“My career was so multifaceted, if you look at it one way — messy, if you look at it another way — because I just wanted to do as much as I could with the throughline, the goal, and the North Star that I have,” model-entrepreneur-advocate Lauren Chan said during Thursday’s Refinery29 Twitch stream. “[And that] was to make fashion a more inclusive space when it came to size.”
Chan, who appeared in April’s Sports Illustrated Swimsuit issue, is a true multihyphenate in every sense of the word, so it’s next to impossible to sum her up in just a few words, but that insight she shared with R29 Entertainment Director and Twitch host Melissah Yang comes pretty close. And her resume proves it.
Growing up in Canada, Chan was an athlete up through university until a health issue forced her onto the bench. Before that, she’d never seen fashion as a possible path in her Asian family, but now she had time to lean into her interests and make it happen. She started out in NYC as a model before becoming a fashion writer with bylines at Vogue, Interview, and the New York Times’ T Magazine. When she eventually landed as the fashion features editor at Glamour, everything started to click. There, she personally owned the plus-size style beat – spearheading efforts to ensure that people of all sizes felt represented in the pages of the magazine — and designed stylish pieces for a collaboration line between Glamour and Lane Bryant. After leaving journalism, she returned to modeling and became an influencer (again, making sure to highlight the issues she’s passionate about) while also launching her brand Henning, a line of covetable plus-size clothing, which was acquired by Universal Standard this spring.
Her most recent evolution is yet another example of Chan letting her North Star guide her: In April, she made history as the first openly queer plus-size Sports Illustrated Swimsuit rookie. Alongside her photos, she penned a thoughtful personal essay in which she publicly came out as a lesbian. When the casting process started for the magazine’s hallmark issue, Chan was going through a divorce and had only come out to people in her personal life. When she sat down to film her self-tape in order to be considered for the shoot, she remembered the many instances of Sports Illustrated Swimsuit going against the most rigid conventions — pushing like Chan has pushed — by featuring people like Ashley Graham, Leyna Bloom, Halima Aden, and now Kim Petras and Martha Stewart. At that moment, she felt this was the right space to share her story in a positive, far-reaching way.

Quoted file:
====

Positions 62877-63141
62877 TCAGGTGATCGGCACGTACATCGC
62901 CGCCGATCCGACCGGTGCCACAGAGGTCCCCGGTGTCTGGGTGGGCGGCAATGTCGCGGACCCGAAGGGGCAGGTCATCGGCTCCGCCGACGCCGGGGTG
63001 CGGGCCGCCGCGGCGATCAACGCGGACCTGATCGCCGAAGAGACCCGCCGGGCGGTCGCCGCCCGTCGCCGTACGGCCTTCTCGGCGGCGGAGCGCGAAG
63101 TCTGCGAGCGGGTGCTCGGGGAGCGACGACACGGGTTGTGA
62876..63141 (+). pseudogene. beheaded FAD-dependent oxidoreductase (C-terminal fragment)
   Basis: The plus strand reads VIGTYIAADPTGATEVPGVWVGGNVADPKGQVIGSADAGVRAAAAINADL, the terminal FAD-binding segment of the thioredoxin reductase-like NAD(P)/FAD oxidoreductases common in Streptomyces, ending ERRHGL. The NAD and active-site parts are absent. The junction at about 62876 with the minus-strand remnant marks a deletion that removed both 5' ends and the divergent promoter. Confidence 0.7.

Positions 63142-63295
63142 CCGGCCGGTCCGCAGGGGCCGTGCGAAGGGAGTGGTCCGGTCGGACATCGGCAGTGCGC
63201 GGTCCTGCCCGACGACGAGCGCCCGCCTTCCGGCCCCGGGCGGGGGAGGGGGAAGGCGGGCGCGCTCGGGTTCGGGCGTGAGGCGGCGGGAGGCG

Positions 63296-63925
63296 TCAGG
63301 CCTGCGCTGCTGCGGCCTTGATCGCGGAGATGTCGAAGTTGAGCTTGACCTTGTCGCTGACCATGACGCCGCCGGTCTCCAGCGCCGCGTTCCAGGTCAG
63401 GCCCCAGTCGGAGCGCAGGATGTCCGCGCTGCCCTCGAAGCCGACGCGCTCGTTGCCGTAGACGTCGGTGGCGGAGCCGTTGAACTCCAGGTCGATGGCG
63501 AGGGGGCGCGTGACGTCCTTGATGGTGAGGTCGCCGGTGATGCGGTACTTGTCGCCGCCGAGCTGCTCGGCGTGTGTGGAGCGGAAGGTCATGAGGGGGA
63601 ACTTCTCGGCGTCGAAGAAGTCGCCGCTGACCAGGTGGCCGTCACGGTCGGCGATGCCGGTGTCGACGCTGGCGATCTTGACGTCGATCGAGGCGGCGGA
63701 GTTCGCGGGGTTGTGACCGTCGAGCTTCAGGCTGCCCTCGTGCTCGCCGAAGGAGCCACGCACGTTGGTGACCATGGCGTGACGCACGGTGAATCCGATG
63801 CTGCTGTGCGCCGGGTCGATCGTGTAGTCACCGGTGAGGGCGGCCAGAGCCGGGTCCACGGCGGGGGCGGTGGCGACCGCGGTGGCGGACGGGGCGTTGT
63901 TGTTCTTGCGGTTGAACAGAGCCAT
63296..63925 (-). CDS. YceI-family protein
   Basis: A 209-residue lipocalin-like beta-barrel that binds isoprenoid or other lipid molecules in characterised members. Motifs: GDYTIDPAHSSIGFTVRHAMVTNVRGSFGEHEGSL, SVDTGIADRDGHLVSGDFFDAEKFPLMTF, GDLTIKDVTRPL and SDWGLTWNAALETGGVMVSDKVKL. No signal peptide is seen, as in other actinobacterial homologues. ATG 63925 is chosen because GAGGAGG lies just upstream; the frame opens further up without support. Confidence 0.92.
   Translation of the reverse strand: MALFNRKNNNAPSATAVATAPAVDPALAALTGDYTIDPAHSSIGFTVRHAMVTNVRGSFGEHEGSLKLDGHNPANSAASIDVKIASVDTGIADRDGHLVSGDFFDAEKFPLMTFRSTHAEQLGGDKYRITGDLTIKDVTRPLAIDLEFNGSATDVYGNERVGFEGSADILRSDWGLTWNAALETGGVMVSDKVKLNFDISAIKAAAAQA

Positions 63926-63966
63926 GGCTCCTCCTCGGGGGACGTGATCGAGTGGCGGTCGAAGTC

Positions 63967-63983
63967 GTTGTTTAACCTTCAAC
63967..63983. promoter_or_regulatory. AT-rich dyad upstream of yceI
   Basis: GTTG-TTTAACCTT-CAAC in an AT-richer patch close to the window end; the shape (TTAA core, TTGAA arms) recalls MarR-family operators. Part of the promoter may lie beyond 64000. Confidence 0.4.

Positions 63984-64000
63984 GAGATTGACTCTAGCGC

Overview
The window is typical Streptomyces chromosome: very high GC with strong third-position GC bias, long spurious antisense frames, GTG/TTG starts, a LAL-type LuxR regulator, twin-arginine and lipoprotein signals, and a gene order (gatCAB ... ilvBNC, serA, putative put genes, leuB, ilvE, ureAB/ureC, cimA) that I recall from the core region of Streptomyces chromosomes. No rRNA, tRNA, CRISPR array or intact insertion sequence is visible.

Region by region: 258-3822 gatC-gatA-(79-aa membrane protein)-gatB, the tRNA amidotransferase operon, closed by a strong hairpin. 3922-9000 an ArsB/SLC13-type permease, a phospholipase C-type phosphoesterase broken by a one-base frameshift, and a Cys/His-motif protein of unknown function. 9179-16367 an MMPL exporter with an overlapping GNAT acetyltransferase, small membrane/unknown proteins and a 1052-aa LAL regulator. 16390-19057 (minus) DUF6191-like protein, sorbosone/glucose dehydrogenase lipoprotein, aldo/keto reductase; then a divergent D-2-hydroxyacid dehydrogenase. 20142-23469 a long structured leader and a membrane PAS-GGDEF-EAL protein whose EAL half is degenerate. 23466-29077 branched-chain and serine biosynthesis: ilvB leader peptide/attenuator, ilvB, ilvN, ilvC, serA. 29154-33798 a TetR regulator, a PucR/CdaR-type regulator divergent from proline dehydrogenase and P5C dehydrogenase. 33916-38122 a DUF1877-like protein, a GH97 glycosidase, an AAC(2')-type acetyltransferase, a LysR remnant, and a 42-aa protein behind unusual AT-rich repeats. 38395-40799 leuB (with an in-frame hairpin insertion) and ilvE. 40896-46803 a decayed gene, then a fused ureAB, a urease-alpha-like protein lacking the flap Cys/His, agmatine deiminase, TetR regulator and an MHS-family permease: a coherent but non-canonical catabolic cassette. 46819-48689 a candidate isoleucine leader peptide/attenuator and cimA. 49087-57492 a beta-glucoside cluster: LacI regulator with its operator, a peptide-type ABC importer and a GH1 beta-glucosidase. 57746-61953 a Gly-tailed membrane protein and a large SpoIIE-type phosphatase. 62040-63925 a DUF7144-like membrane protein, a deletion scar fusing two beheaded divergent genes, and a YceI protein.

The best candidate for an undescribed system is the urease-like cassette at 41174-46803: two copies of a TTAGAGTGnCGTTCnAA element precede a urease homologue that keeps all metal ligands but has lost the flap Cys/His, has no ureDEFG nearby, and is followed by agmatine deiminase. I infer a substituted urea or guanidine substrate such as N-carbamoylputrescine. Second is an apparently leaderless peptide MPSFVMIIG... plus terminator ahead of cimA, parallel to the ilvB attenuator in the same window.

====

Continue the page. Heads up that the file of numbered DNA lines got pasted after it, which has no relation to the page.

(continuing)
Chan spent months prepping — but not in the way you might expect. She was so focused on and anxious about crafting the essay and doing it justice that she almost forgot about the photo element. It wasn’t about being a picture-perfect example of representation. Chan ultimately wanted to do herself and her coming-out story proud, while reaching people who might be in a similar situation. “The LGBTQ community is so vast and there are many different stories, and mine is new. I hope, first and foremost, there is room for folks who have been here and deserve that platform,” she said. “But had I seen a story like mine that was not so clear, not out and confident, more on the questioning side, a little late in life, already down the road on marriage and all that other stuff, maybe it would have helped me sooner. Maybe I would have felt less alone. I just hope that there are people who resonate with my experience, I get to represent that for them.”
Up next? Chan is continuing to focus on making fashion — and, hopefully, the world — a better place by staying candid, authentic, and passionate. Earlier this week, she shared an IG post spotlighting both the highs and lows in the aftermath of the Sports Illustrated Swimsuit launch, opening up about her mental health. But, after years of grinding and holding multiple full-time jobs at once, she also wants to prioritize her own wellbeing for a bit and “allow” herself some rest.
“I kind of let people ask me to do something these days rather than being hella proactive. I stop answering emails after a certain hour. These things may sound silly or inconsequential … but for me it’s kind of revolutionary, so I’m really, really excited about it and feel different,” she said, adding that she wants to purely be passion-driven rather than a bottom line. “I want to relish in that, because that means I get to do all the things I love, like talking to people, connecting with people, making beautiful images and products, and helping people’s lives through the fun stuff that I know and love how to do.”
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